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Development of an ex vivo model for investigating the bacterial association to the gut epithelium of pigs.

Authors
  • Jensen, B B
  • Lauridsen, C
Type
Published Article
Journal
Journal of animal science
Publication Date
Dec 01, 2012
Volume
90 Suppl 4
Pages
397–399
Identifiers
DOI: 10.2527/jas.53924
PMID: 23365391
Source
Medline
License
Unknown

Abstract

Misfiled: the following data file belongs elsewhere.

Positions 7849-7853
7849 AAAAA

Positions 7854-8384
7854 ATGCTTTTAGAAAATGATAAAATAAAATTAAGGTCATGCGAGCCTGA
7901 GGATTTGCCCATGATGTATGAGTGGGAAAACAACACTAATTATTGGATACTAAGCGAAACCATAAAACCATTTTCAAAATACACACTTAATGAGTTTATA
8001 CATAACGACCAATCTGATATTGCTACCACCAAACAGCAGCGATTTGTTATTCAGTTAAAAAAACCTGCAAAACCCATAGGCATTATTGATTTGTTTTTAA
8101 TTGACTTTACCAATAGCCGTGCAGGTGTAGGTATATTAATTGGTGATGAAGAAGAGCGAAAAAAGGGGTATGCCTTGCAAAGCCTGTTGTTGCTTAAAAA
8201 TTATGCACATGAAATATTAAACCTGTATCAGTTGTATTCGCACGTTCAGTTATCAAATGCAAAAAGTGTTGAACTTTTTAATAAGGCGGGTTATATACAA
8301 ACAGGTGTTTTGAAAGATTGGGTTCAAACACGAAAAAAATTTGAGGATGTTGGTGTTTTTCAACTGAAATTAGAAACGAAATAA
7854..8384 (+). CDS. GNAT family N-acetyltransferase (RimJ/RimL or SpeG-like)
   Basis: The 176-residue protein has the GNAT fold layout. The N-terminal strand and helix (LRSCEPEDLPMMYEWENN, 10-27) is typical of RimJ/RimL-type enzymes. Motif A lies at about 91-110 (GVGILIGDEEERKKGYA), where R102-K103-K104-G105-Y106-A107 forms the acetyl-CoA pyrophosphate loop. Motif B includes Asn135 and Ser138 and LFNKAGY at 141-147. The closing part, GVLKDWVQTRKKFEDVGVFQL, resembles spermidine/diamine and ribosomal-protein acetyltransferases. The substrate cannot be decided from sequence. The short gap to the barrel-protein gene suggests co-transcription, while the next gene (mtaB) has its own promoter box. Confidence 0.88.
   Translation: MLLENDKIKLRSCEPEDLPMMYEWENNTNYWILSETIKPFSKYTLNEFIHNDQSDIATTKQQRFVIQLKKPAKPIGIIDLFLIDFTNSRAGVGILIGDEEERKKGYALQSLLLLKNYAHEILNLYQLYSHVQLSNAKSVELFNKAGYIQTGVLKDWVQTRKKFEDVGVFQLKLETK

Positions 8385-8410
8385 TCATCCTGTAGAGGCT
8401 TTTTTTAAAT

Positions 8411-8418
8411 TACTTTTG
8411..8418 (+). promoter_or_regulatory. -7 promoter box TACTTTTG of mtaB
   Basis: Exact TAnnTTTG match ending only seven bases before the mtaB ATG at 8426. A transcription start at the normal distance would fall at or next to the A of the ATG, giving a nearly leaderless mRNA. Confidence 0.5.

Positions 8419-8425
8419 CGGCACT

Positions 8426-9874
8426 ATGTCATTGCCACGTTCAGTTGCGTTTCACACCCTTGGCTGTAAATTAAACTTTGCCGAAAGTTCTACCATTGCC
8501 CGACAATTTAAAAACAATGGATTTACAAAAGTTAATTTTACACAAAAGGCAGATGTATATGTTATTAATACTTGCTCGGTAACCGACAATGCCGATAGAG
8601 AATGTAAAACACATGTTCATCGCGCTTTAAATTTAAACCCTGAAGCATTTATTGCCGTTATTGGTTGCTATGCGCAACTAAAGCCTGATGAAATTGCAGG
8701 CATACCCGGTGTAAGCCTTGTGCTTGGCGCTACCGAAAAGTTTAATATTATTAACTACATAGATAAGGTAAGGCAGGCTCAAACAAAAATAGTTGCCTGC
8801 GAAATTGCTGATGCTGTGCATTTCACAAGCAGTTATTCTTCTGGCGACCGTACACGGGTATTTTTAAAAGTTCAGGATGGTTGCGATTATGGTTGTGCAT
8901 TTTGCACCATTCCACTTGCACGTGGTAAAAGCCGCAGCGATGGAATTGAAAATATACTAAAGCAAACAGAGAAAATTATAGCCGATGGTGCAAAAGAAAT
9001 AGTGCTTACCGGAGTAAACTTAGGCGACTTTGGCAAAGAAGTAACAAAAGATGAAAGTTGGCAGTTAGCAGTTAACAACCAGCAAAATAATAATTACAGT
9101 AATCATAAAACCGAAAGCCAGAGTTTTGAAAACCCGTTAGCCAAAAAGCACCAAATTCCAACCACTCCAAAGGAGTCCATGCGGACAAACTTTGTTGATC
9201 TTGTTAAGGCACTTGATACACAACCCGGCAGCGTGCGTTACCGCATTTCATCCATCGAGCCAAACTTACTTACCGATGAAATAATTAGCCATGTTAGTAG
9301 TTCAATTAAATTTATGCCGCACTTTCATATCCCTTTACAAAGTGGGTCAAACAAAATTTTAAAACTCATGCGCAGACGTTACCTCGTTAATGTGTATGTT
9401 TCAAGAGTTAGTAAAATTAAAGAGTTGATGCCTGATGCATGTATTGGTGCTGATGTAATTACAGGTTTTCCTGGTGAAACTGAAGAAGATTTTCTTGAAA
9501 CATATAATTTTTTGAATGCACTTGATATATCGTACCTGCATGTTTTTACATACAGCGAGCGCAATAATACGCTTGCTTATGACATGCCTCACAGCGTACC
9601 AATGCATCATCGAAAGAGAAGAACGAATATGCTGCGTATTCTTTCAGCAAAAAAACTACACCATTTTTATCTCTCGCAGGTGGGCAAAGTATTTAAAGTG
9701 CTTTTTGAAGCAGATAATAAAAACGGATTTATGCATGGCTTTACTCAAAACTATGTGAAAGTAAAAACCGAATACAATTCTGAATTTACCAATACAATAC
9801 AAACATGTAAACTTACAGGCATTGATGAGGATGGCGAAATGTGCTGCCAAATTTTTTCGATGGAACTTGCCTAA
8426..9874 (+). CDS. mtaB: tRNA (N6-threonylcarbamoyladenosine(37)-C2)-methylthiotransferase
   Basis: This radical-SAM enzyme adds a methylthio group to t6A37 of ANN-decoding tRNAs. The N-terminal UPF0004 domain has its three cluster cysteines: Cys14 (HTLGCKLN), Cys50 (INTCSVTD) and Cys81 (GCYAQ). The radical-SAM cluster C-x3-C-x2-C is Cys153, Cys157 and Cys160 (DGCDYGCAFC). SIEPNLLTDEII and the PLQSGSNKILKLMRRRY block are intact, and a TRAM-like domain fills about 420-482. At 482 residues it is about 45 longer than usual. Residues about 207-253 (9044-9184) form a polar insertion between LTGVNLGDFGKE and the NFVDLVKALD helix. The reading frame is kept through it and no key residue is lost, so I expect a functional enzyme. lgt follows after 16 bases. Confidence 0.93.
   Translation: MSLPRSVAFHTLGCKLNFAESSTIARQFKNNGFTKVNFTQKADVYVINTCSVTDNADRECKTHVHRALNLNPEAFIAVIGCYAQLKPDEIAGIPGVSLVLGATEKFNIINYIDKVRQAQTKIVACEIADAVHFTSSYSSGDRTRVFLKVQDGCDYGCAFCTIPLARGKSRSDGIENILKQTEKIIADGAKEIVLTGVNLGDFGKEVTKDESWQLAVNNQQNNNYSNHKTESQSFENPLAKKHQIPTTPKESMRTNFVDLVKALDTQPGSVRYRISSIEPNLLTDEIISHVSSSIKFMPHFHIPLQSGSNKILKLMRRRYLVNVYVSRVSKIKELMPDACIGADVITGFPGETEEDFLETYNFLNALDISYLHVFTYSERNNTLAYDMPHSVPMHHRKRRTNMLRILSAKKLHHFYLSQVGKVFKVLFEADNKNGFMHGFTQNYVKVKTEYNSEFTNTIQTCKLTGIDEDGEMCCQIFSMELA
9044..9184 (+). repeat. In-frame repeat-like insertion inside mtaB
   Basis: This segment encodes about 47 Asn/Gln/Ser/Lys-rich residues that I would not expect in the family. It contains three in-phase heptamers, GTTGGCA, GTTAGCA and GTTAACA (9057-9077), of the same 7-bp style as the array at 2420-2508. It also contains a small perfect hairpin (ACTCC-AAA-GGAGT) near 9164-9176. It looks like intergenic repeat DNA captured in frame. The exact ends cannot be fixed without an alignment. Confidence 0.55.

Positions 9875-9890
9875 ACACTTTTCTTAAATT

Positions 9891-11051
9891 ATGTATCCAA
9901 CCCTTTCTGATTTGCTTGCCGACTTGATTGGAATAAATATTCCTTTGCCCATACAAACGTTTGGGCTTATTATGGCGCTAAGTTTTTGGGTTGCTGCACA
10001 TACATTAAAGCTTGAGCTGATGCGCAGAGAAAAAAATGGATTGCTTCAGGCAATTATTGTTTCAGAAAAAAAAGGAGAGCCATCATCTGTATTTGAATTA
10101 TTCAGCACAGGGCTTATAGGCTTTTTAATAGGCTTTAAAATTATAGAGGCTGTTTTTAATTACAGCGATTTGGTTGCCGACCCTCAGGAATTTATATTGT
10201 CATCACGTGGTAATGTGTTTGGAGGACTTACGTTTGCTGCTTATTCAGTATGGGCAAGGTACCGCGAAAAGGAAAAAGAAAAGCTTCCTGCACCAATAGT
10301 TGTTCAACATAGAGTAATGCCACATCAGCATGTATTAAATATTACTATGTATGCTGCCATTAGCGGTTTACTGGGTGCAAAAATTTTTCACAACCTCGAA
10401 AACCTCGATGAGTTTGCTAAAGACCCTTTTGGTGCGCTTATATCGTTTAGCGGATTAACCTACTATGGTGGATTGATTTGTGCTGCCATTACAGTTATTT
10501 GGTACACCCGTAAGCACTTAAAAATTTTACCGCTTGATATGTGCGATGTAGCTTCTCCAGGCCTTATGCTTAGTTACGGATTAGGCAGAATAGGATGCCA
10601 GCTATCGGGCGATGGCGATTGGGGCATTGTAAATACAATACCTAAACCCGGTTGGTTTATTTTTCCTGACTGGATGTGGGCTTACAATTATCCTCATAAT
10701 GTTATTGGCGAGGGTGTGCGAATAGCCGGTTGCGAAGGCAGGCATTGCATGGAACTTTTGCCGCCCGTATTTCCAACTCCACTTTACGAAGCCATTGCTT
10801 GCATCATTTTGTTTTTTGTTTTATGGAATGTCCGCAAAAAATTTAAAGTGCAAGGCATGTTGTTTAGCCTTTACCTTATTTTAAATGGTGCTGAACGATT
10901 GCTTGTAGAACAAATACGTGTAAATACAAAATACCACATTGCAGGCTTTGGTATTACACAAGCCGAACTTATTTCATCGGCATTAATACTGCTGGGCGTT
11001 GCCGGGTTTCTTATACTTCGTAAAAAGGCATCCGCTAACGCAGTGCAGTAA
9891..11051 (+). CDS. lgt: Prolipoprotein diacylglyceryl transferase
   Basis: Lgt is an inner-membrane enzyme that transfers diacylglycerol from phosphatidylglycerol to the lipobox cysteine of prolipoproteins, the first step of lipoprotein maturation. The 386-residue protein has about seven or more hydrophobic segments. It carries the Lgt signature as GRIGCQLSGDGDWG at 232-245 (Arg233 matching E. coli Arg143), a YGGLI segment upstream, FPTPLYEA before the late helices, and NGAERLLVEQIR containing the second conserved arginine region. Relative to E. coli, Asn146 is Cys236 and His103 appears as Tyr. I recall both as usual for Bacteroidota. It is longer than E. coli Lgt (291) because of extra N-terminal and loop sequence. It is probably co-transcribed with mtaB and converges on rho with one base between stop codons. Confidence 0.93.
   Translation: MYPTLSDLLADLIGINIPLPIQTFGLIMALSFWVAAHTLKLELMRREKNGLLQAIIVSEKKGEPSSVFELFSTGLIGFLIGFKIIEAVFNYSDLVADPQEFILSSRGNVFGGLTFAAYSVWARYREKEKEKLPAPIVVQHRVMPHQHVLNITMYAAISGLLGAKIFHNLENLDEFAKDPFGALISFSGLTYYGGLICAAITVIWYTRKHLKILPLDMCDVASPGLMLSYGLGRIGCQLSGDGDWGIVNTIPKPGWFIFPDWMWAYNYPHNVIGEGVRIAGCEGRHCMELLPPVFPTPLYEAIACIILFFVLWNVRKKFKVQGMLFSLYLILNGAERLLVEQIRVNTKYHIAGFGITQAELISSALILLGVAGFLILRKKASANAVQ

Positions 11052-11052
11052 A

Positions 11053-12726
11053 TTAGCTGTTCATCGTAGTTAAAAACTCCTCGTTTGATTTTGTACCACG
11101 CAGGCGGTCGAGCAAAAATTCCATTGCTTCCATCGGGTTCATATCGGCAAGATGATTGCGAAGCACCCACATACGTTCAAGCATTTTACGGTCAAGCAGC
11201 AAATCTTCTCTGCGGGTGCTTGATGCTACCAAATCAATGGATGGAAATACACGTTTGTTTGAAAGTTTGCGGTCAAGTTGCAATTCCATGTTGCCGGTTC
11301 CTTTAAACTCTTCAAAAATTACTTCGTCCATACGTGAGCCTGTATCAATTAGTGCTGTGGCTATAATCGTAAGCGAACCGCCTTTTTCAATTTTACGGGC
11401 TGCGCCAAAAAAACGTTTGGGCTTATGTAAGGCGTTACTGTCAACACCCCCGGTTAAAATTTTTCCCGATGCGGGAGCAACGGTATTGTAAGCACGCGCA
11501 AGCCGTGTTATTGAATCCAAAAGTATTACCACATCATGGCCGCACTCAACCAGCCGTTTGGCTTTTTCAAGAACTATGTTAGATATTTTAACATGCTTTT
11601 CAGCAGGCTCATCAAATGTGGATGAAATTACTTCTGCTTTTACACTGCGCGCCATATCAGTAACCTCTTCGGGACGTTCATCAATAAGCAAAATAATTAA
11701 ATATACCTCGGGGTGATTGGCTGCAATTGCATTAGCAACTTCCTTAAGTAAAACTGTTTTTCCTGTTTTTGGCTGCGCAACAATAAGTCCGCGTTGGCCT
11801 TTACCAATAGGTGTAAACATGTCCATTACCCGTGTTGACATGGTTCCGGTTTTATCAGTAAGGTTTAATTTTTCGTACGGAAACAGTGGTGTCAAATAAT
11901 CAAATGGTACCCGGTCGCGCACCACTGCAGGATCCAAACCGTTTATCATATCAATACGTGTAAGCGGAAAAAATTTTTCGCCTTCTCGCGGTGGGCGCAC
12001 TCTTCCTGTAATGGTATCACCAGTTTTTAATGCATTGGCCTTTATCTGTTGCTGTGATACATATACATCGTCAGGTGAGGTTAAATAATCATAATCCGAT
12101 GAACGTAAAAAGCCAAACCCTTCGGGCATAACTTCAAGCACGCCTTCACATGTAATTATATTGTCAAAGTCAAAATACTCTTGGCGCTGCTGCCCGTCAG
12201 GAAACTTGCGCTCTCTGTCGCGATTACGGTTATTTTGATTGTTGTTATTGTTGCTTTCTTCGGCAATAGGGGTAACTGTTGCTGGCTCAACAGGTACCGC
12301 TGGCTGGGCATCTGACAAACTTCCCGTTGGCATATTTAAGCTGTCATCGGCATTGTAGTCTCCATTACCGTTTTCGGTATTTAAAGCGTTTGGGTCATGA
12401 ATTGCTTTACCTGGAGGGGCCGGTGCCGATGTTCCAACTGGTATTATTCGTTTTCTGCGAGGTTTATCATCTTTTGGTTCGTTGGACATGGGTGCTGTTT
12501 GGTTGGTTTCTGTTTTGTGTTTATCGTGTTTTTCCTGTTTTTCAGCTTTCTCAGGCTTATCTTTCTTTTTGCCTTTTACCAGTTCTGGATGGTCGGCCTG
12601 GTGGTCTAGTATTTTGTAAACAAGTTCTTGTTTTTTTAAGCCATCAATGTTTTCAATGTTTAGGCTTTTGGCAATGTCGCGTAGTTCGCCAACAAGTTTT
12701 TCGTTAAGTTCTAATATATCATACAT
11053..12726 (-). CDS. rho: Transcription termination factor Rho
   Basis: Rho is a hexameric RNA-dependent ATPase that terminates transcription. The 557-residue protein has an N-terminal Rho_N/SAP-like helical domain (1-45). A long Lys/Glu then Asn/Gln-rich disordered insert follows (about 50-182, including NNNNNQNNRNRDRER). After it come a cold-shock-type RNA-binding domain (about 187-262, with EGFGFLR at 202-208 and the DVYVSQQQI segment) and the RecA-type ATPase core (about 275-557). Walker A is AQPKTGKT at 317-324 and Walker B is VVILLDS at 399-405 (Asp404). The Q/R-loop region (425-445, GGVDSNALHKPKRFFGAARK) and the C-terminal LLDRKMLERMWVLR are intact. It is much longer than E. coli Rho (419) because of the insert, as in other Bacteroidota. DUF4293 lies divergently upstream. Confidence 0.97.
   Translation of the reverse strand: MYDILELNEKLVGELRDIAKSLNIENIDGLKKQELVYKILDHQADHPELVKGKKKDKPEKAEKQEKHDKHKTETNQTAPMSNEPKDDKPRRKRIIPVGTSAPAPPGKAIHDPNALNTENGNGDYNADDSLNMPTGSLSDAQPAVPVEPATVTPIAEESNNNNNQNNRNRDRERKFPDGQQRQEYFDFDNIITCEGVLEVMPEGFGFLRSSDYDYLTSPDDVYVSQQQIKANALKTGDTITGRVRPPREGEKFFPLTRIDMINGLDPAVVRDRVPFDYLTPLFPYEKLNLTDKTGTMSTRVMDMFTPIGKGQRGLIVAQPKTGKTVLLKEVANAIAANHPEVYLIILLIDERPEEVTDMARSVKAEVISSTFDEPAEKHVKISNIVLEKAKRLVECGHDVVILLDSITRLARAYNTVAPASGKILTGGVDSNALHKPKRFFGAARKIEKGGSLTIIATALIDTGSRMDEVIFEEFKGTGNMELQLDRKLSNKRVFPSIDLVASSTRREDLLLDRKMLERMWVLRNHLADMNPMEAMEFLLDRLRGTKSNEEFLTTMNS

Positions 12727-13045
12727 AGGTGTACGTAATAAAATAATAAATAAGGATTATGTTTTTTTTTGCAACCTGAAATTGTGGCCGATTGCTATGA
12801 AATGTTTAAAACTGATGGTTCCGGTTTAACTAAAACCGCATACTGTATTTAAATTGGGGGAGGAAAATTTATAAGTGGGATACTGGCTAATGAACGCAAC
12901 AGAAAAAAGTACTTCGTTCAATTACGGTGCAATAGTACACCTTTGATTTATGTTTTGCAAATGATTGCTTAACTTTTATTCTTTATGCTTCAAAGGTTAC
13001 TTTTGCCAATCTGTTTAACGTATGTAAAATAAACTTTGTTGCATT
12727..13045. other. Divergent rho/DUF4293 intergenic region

To study enterotoxigenic Escherichia coli (ETEC) association to the gut of pigs, a simple and reproducible experimental model would be helpful. The aim of this experiment was to establish a model for studying the association of ETEC to the gut epithelium of pigs. Intestinal segments were prepared from 4 weaned pigs, which were tested susceptible to E. coli O149:F4 (homo- and heterozygotic; 2 pigs each) and O138:F18 (all homozygotic). Five segments were taken from 50% of the intestinal length measured from duodenum [mid small intestine (SI)], and 5 segments were taken from 90% distal to the duodenum (distal SI). The segments were immersed in Dulbecco's Modified Eagle Medium (DMEM) and kept on ice. Polyethylene tubing was inserted into either end of the segment and tied. The tissue was washed with 50 mL of PBS. The other end of segment was tied, 10 mL of DMEM alone or DMEM containing either E. coli F4 or F18 was inoculated, and the segment was sealed with Teflon plug. The segment was immersed in DMEM in a 300-mL infusion bottle in a shaking water bath at 37°C. After 1 h the segment was removed, tissue was washed with 50 mL of PBS, weighed, and homogenized in PBS. Final dilution of 10(-6) was prepared from the content and homogenate. The E. coli was enumerated on MacConkey agar. Data were analyzed according to a 2 × 3 × 2 parametric model including the effects of intestinal segment, E. coli strain, and site of SI with GLM procedure in SAS. A t-test was used to analyze the effect of genotype in F4-inoculated segment. The binding of E. coli on the tissue was 10 times higher (P < 0.001) for F4 than F18. The E. coli F18 was highest (P < 0.05) in mid SI whereas differences were not observed (P > 0.05) between sites of SI for F4. Fewer (P < 0.001) bacteria bound in the control and they associated more (P = 0.10) at distal than mid SI. The E. coli did not differ (P > 0.05) between genotypes in F4-inoculated segment. In conclusion, the ex vivo model may be feasible to investigate the ETEC association to the gut epithelium of pigs.

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